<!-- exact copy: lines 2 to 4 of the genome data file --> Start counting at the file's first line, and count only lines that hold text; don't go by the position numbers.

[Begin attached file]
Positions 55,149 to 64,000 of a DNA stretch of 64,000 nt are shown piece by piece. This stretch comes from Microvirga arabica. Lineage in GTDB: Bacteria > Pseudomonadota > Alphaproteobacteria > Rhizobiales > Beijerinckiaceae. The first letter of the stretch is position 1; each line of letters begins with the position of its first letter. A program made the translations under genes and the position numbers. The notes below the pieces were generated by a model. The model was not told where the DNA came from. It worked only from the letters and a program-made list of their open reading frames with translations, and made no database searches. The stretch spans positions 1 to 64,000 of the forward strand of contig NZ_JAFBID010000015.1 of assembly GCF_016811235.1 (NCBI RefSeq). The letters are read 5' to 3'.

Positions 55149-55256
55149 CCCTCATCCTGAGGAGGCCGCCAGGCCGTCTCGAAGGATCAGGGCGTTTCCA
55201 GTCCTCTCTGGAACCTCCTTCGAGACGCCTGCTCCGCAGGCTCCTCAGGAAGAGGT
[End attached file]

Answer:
Positions 55149-55256
55149 CCCTCATCCTGAGGAGGCCGCCAGGCCGTCTCGAAGGATCAGGGCGTTTCCA
55201 GTCCTCTCTGGAACCTCCTTCGAGACGCCTGCTCCGCAGGCTCCTCAGGAAGAGGT